This important context is largely ignored by those who saw the Bristol protesters as vandals and hotheads. The vigilante action against the Colston statue followed decades of prevarication and attempted compromise over whether and how he should be commemorated in Bristol. In 2018, the municipal council withdrew a proposed second plaque for the plinth. It would have added to 19th-century admirers’ description of Colston as “one of the most virtuous and wise sons of their city,” by noting his “active role in the enslavement of over 84,000 Africans (including 12,000 children) of whom over 19,000 died en route to the Caribbean and America.” The plan faltered after Richard Eddy, a councilor from Britain’s Conservative Party, objected to this wording, calling it “revisionist” and “historically illiterate,” and suggested that stealing the plaque might therefore be justified. “If it goes through, it will be a further slap in the face for true Bristolians and our city’s history, delivered by ignorant, left-wing incomers,” Eddy said at the time.
The charge of revisionism is obviously correct: The plaque was meant to provide a counterpoint to the uncritical celebration of Colston. “Historical illiteracy” is less justified, however: Colston was a slaver, and he used his money to embed his vision of Bristol, and himself, into the very bones of the city. In addition to his statue, M Shed has another exhibition showing the gory paraphernalia of the slave trade—the leg irons, the ship manifests—that created some of the £71,000 that Colston left to charity when he died. That gift, worth $22 million today, is what Colston Hall (a concert venue since renamed Bristol Beacon because of the protests) and Colston School (now Cotham Gardens Primary) once commemorated.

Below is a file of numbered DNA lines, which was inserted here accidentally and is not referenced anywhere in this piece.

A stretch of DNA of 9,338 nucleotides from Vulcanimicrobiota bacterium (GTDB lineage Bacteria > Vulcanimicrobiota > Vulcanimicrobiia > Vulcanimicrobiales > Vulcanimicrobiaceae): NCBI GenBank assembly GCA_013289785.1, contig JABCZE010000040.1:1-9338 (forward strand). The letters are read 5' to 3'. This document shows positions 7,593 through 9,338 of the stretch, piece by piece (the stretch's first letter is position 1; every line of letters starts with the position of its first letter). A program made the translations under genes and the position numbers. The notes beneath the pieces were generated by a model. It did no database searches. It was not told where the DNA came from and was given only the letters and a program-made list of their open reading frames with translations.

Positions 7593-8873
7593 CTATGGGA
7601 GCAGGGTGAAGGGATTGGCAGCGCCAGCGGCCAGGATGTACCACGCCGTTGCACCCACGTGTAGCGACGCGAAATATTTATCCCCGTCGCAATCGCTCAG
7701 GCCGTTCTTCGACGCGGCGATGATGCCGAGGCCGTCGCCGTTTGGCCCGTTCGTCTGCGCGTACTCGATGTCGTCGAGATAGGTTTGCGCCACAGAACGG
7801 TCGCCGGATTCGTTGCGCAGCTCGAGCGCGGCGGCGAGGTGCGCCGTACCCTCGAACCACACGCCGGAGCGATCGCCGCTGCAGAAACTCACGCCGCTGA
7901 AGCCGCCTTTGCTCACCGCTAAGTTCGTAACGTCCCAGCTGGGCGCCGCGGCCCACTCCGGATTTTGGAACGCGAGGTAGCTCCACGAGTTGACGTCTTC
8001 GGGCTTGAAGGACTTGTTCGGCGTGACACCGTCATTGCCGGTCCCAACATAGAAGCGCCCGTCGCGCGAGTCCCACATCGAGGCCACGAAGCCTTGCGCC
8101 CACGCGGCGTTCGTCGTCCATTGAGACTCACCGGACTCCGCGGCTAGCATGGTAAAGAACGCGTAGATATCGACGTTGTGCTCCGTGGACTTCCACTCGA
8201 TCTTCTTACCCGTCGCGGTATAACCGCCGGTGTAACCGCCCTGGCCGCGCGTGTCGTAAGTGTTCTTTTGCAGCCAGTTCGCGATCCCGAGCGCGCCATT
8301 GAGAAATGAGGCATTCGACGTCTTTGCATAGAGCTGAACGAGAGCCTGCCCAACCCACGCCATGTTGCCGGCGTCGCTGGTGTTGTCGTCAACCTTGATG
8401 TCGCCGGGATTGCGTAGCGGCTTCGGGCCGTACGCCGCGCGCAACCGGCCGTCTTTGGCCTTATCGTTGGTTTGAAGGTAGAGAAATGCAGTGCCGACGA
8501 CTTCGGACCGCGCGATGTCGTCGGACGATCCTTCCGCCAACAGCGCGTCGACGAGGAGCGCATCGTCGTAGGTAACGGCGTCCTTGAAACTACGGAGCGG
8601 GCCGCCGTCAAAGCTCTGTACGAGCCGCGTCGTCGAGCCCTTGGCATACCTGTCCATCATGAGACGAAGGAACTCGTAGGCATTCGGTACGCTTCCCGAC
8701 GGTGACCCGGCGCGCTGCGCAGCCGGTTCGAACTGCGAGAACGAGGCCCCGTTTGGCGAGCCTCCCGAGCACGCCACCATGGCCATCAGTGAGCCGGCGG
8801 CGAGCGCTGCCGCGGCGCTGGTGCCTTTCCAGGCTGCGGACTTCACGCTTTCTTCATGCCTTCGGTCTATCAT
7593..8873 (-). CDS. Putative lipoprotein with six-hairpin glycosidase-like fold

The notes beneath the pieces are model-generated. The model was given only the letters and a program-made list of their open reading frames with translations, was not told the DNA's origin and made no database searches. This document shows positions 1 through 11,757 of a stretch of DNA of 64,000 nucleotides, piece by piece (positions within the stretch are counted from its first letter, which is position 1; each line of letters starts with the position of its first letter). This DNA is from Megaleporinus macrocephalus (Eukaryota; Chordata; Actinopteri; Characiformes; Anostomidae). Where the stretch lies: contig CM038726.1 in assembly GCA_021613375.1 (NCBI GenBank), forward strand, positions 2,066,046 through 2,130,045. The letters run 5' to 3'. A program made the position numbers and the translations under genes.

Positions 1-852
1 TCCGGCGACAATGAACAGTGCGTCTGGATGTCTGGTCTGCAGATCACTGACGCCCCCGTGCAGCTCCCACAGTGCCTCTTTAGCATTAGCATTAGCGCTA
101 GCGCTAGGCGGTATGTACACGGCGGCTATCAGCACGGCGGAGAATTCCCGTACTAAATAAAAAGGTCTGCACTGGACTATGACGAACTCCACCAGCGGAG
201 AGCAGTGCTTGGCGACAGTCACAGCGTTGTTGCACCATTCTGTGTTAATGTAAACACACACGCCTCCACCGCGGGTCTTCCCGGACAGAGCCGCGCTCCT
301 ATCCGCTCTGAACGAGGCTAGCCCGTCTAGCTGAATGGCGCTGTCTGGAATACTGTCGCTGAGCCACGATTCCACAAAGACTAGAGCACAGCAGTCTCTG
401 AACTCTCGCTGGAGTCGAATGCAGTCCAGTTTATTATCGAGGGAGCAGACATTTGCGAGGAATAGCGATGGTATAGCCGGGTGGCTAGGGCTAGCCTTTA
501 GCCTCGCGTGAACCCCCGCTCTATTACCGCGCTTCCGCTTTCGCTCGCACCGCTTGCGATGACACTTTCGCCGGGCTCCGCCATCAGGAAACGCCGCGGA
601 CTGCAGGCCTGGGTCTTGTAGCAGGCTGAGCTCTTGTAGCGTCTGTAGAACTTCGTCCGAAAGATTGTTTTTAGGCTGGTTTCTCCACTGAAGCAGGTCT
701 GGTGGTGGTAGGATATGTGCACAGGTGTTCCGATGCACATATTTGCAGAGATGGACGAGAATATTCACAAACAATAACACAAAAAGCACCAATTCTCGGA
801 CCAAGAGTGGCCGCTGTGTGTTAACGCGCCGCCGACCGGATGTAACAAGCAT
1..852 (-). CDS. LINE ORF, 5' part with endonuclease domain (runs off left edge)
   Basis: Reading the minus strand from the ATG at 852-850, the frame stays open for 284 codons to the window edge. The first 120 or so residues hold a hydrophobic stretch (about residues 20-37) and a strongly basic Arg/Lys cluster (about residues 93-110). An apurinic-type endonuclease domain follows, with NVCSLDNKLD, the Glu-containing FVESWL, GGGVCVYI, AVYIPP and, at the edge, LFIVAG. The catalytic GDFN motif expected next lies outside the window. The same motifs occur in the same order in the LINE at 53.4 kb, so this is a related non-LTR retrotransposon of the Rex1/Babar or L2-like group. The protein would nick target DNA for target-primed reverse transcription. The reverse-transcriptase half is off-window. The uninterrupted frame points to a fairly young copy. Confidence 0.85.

The history wars are about one thing, and Eddy’s comment—that stealing a revisionist plaque might be justified—demonstrates what it is: Who gets to take matters into their own hands? Soon after the Colston statue was dethroned, the gravestone of a former enslaved person brought to Britain was defaced in a Bristol churchyard in a counterprotest. That same summer, the artist Marc Quinn snuck a progressive replacement for Colston, in the form of a resin cast of the Black Lives Matter protester Jen Reid, onto the empty plinth. (The mayor’s office allowed the Reid figure to stand for a day before ordering its removal, fearing that the provocation would lead to violence.)
In the BBC’s documentary about Colston, Statue Wars, a man named Nigel Horlock explained why he climbed onto the empty Colston plinth and held up a Union Jack during a counterdemonstration. “This is our country, and we’re proud of it. It wasn’t about Black and white; it wasn’t about race; it was about our heritage.” Although few Britons have any clue who Colston is, the counterprotesters felt strongly that the empty plinth represented a victory for another political tribe.